The most depresing thing I’ve read so far this year is this post from Popehat:
The older I get, the more I see, the more I read, the more clear it becomes to me that the entire game is rigged. The leftists and the rightists each see half of the fraud. The lefties correctly note that a poor kid caught with cocaine goes to jail, while a Bush can write it off as a youthful mistake (they somehow overlook the fact that their man Barrack hasn’t granted clemency to any one of the people doing federal time for the same felonies he committed). The righties note that government subsidized windmills kill protected eagles with impunity while Joe Sixpack would be deep in the crap if he even picked up a dead eagle from the side of the road. The lefties note that no one was prosecuted over the financial meltdown. The righties note that the Obama administration rewrote bankruptcy law on the fly to loot value from GM stockholders and hand it to the unions. The lefties note that Republicans tweak export rules to give big corporations subsidies. Every now and then both sides join together to note that, hey! the government is spying on every one of us…or that, hey! the government stole a bunch of people’s houses and gave them to Pfizer, because a privately owned for-profit corporation is apparently what the Constitution means by “public use”.
He goes on with more analysis with which I suspect that some of my readers will agree wholeheartedly. He concludes:
The system is not fixable because it is not broken. It is working, 24 hours a day, 365 days a year, to give the insiders their royal prerogatives, and to shove the regulations, the laws, and the debt up the asses of everyone else.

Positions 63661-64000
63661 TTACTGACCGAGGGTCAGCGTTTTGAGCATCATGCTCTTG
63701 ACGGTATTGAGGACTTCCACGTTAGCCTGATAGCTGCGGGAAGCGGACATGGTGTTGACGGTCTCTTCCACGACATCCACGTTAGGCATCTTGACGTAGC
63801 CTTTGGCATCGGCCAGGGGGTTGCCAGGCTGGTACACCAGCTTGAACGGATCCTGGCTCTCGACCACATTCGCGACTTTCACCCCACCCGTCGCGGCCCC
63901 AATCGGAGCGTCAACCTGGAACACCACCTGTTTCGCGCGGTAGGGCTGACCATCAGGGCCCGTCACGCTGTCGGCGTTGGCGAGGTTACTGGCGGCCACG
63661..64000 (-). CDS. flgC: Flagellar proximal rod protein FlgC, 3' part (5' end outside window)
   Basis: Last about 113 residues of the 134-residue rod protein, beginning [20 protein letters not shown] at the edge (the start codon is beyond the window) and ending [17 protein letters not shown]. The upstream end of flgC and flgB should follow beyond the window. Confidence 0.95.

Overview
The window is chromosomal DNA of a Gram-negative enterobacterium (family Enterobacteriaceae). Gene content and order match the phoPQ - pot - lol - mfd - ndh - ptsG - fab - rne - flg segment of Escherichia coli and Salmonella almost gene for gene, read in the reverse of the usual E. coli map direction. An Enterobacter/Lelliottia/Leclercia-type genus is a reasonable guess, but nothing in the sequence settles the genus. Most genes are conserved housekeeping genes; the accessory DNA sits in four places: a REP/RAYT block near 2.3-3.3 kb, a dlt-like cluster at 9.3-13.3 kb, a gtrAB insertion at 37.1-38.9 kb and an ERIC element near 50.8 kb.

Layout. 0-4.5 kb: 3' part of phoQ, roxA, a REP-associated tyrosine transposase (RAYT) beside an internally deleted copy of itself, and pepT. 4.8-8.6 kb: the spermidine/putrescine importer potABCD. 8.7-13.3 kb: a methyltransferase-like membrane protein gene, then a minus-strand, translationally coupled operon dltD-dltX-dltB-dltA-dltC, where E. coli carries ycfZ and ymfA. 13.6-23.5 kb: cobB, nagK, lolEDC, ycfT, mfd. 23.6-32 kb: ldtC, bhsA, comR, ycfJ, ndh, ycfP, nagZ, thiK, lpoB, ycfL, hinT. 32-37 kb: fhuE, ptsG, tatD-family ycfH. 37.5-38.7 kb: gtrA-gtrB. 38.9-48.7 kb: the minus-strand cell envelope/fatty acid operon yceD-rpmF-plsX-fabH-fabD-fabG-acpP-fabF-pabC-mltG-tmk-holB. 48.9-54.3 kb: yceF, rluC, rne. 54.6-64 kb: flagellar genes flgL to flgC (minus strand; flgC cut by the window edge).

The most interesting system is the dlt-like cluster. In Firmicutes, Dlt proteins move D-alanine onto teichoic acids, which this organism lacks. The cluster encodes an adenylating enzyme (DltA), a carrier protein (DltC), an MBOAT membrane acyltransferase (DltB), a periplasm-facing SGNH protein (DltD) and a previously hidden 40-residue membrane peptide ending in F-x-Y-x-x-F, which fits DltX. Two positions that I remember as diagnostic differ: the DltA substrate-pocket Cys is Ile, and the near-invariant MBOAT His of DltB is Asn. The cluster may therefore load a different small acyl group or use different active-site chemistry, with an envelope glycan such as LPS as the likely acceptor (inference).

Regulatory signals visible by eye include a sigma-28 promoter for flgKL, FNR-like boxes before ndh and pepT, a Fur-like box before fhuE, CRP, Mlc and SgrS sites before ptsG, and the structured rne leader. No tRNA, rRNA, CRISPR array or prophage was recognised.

His prescription: burn the whole thing down.
That’s the one thing that puzzles me about the post. What makes him think that doing that would result in an improvement? A better new system rising from the ashes of the old is not inevitable. I don’t believe it’s even historical. What’s much more common is more misery for the people at the bottom of the social hierarchy and us “regular peons” and a new group of amoral opportunists supplanting the old ones.
I think there’s some reason for hope. For example, here in Chicago recently. After noting that those attending the “town hall meeting” didn’t appear to be much interested in the meetings convener, Rev. Al Sharpton’s topic of gun control:
A second surprise was that many black attendees were so critical of corrupt local Democratic lawmakers, who one person called the “Chicago machine,” according to Breitbart.com.
“We don’t have a gangs, guns, drugs problem,” said one panelist. “We have a nepotism, cronyism and patronage problem.”
“The manner in which we have been voting needs to change. I’m here to say to you that we have been trained to vote in a specific manner,” said Wendy Pearson, an activist against Chicago’s recent school closings, according to Breitbart. “We need to start looking at the manner in which our elected officials have been voting…if they have not voted in a manner that is beneficial to you, yours, and your community, then you need to start voting them out.”
“I would call a serious town meeting, like the town meetings Republicans would call,” said an 82-year-old preacher. “They call it a Tea Party.”
My own prescription is small steps. Kaizen. Improvement will be slow. But it can happen.